Kerry Bolsters New Government With Visit to Baghdad

Secretary of State John Kerry visited Baghdad today, where he pressed the country’s leaders to offer more power to the Sunni minority to help thwart the advance of Islamist militants.

Kerry met Iraq’s new Prime Minister Haidar al-Abadi, a Shiite Muslim, and called for action to overcome the sectarian and ethnic tensions which deepened under the previous government. Disaffection among Iraq’s Sunni Muslims helped pave the way for the advance of Islamic State, the group that’s taken over large swaths of Syria and northern Iraq and beheaded two American journalists.

The U.S. has vowed to build a coalition against the militants, and has carried out more than 100 air strikes against them. President Barack Obama will give a televised speech later today, seeking public and Congressional support for an expanded battle against Islamic State. The U.S. also pushed for a more inclusive government in Iraq, OPEC’s second-biggest oil producer, leading to the ouster of Nouri al-Maliki and his replacement by Abadi this week.

Kerry called for rapid moves to increase Sunni participation in the government, and noted Abadi’s commitment to “broad reforms that are necessary in Iraq to bring every segment of Iraqi society to the table.”

Military Aid

His visit may also clear the way for increased U.S. military aid, which Obama had tied to the formation of a new government. The president may address that topic later today as he presents his strategy to defeat Islamic State, first in Iraq and then in Syria.

Iraqi forces backed by U.S. air power are seeking to roll back Islamic State’s advance, and have recaptured the country’s largest dam near Mosul from the militants. Abadi called for the U.S. and the international community to confront the militant group.

Its fighters “are coming across the border from Syria,” he said. “There is a role for the international community, for the United Nations, to uphold, and of course for the U.S. to act immediately to stop this threat.”

Kerry last visited the Iraqi capital in June, after the militants shocked the world by seizing Mosul, the country’s largest northern city. The U.S. responded by pressing for the removal of Maliki, a Shiite politician who alienated both the Sunni and Kurdish minorities. Maliki now is one of three vice presidents, a largely ceremonial position, after losing his fight for a third term.

Saudi Support

Easing sectarian tensions in Iraq is important as Obama tries to build an international coalition that includes the region’s Sunni powers. Sunni states have been wary of Shiite Iran’s influence in Baghdad as well as angered by sectarian abuses under Maliki.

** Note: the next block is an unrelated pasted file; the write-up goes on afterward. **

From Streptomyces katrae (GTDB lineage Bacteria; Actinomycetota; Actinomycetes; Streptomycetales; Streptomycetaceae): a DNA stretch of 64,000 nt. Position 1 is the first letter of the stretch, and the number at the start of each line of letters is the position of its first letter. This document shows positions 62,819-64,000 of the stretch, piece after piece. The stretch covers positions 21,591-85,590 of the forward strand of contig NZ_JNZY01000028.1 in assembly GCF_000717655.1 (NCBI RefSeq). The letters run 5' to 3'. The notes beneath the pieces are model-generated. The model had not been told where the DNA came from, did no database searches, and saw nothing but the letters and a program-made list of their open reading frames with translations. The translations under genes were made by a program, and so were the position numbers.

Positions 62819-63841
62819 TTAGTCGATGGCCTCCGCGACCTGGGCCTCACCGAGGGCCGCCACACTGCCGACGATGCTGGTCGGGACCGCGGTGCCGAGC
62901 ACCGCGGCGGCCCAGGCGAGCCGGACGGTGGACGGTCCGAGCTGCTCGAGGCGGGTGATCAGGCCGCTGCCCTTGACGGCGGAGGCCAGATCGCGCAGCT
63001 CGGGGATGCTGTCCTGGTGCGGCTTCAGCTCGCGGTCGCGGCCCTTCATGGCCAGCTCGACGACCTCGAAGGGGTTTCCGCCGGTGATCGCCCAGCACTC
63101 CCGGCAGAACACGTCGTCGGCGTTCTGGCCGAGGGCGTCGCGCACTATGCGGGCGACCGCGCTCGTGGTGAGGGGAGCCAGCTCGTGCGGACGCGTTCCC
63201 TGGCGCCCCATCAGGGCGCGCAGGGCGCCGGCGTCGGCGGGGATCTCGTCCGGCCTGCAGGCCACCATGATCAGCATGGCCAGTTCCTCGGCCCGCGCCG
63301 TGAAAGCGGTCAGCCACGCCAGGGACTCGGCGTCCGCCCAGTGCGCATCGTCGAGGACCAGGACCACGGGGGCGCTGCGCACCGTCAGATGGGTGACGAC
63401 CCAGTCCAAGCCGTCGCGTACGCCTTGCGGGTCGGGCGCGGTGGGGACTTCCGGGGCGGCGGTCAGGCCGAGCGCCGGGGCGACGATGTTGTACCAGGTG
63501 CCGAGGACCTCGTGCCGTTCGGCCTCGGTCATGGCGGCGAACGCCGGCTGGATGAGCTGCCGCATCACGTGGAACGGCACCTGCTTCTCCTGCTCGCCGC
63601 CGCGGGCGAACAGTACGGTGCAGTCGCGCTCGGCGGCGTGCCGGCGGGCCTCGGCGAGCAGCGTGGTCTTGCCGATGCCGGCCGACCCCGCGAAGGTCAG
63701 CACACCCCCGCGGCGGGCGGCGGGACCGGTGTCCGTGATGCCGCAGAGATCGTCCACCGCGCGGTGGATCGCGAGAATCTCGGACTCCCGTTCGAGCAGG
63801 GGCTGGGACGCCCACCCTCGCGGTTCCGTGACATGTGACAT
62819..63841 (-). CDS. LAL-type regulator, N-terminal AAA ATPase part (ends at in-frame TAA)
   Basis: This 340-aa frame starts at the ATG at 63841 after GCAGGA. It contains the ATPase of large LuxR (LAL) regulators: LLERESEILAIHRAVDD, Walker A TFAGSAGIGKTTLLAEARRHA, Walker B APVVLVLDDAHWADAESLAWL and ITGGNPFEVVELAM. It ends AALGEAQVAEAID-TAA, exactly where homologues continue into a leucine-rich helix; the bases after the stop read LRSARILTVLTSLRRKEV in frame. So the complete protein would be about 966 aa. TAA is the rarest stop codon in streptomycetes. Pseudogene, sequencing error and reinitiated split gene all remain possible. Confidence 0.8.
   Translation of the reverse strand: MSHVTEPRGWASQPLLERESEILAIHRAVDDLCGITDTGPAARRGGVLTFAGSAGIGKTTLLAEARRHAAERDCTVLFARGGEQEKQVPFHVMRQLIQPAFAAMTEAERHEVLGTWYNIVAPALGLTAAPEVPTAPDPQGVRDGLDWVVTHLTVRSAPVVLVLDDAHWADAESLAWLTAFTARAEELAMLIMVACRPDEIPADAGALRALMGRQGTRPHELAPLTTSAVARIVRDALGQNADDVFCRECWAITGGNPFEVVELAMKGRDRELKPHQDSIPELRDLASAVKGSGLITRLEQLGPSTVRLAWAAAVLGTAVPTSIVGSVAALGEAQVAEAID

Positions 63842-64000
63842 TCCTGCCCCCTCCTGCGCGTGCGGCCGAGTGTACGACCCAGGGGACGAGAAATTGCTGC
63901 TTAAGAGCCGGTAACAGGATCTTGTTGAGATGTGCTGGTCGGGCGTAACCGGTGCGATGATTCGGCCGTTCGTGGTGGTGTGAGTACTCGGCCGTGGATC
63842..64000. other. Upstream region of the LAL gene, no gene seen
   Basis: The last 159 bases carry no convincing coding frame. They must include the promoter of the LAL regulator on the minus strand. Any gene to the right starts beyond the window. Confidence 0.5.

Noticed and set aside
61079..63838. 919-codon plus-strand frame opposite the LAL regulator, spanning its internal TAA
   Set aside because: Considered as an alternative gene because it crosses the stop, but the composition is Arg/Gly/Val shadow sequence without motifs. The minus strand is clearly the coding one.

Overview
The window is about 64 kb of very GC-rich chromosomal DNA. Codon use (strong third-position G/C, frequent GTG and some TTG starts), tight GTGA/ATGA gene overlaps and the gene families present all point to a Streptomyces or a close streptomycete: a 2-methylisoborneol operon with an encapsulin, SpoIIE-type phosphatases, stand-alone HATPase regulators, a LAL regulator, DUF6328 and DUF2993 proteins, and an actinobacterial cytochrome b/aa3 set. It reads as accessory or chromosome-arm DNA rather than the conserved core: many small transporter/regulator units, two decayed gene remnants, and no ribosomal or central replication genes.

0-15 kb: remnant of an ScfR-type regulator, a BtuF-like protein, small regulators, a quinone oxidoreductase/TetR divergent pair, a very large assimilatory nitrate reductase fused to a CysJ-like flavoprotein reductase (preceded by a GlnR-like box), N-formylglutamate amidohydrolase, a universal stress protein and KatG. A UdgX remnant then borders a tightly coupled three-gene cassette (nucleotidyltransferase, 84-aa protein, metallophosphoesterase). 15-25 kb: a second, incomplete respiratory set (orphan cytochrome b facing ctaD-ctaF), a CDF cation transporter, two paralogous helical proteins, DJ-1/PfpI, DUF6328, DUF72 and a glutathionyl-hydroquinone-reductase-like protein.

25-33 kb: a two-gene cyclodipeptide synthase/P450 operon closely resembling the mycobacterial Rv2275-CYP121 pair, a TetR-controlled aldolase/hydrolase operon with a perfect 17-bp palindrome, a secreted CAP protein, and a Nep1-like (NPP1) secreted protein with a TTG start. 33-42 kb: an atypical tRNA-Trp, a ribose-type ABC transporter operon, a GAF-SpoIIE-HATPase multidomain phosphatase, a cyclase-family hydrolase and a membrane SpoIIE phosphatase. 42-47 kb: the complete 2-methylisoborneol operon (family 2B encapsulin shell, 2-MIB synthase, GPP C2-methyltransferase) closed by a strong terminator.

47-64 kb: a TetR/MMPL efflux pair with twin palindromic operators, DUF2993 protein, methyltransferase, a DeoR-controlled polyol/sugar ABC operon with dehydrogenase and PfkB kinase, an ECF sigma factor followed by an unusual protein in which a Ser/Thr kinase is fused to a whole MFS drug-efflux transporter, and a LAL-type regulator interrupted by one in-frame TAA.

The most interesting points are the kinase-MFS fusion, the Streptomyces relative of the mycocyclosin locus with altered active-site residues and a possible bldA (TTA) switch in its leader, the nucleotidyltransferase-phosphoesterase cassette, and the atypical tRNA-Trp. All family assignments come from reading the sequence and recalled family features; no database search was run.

Kerry also met with President Fouad Masoum, a Kurd, and parliament speaker Salim al-Jubouri. All the Iraqi leaders “restated their deep commitment” to ending the country’s divisions, Kerry told reporters before leaving the country.

His next stops are Saudi Arabia, the leader of the Gulf’s Sunni monarchies, and Jordan. The Saudis will host a conference in Jeddah tomorrow on how to combat Islamic State, with Iraqi Foreign Minister Ibrahim al-Jaafari attending as well as Gulf officials, Kerry said today.

Kerry is looking for assistance in areas including economic aid to Iraq, discrediting religious assertions of Islamic State leaders, blocking financing for extremists, and perhaps joining in military actions, according to a U.S. official who spoke on condition of anonymity because Kerry hadn’t held his talks yet.

Strategic Shift

In Iraq, Abadi has indicated he will move quickly to show the government’s new direction, the U.S. official said. Parliament this week approved the premier’s new program, including pledges to devolve powers to local authorities.

That would include developing locally recruited National Guard units in Sunni, Shiite and Kurdish areas, which would be trained by Iraqi forces or others and paid by the central government, the U.S. official said

This amounts to a strategic shift in how Iraq deals with its security problems, the U.S. official said. It is modeled on the Sunni Awakening, when the U.S. recruited Sunni tribes to fight al-Qaeda in Iraq -— an earlier phase of the group now calling itself Islamic State -— during the U.S. occupation of Iraq after its 2003 invasion.

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